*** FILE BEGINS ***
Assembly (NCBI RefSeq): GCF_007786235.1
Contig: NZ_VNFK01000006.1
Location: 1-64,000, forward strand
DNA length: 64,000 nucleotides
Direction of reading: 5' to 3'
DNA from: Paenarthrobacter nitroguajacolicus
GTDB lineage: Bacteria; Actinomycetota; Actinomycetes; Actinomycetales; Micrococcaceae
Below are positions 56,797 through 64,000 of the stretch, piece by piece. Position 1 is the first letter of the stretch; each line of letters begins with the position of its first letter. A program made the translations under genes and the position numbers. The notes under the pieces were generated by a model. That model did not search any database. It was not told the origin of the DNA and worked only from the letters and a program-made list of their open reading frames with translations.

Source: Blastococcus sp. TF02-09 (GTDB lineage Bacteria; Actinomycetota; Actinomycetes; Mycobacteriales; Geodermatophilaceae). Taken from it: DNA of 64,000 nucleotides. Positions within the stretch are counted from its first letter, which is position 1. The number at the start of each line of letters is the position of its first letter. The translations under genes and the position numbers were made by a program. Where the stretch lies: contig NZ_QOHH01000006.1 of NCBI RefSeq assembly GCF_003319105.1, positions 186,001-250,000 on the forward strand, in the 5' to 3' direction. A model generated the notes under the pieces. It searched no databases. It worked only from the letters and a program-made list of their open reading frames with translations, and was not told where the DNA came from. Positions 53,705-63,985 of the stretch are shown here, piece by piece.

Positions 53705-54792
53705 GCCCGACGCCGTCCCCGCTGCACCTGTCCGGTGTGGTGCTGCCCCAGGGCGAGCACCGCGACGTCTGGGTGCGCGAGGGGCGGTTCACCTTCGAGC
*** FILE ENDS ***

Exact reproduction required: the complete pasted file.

Assembly (NCBI RefSeq): GCF_007786235.1
Contig: NZ_VNFK01000006.1
Location: 1-64,000, forward strand
DNA length: 64,000 nucleotides
Direction of reading: 5' to 3'
DNA from: Paenarthrobacter nitroguajacolicus
GTDB lineage: Bacteria; Actinomycetota; Actinomycetes; Actinomycetales; Micrococcaceae
Below are positions 56,797 through 64,000 of the stretch, piece by piece. Position 1 is the first letter of the stretch; each line of letters begins with the position of its first letter. A program made the translations under genes and the position numbers. The notes under the pieces were generated by a model. That model did not search any database. It was not told the origin of the DNA and worked only from the letters and a program-made list of their open reading frames with translations.

Source: Blastococcus sp. TF02-09 (GTDB lineage Bacteria; Actinomycetota; Actinomycetes; Mycobacteriales; Geodermatophilaceae). Taken from it: DNA of 64,000 nucleotides. Positions within the stretch are counted from its first letter, which is position 1. The number at the start of each line of letters is the position of its first letter. The translations under genes and the position numbers were made by a program. Where the stretch lies: contig NZ_QOHH01000006.1 of NCBI RefSeq assembly GCF_003319105.1, positions 186,001-250,000 on the forward strand, in the 5' to 3' direction. A model generated the notes under the pieces. It searched no databases. It worked only from the letters and a program-made list of their open reading frames with translations, and was not told where the DNA came from. Positions 53,705-63,985 of the stretch are shown here, piece by piece.

Positions 53705-54792
53705 GCCCGACGCCGTCCCCGCTGCACCTGTCCGGTGTGGTGCTGCCCCAGGGCGAGCACCGCGACGTCTGGGTGCGCGAGGGGCGGTTCACCTTCGAGC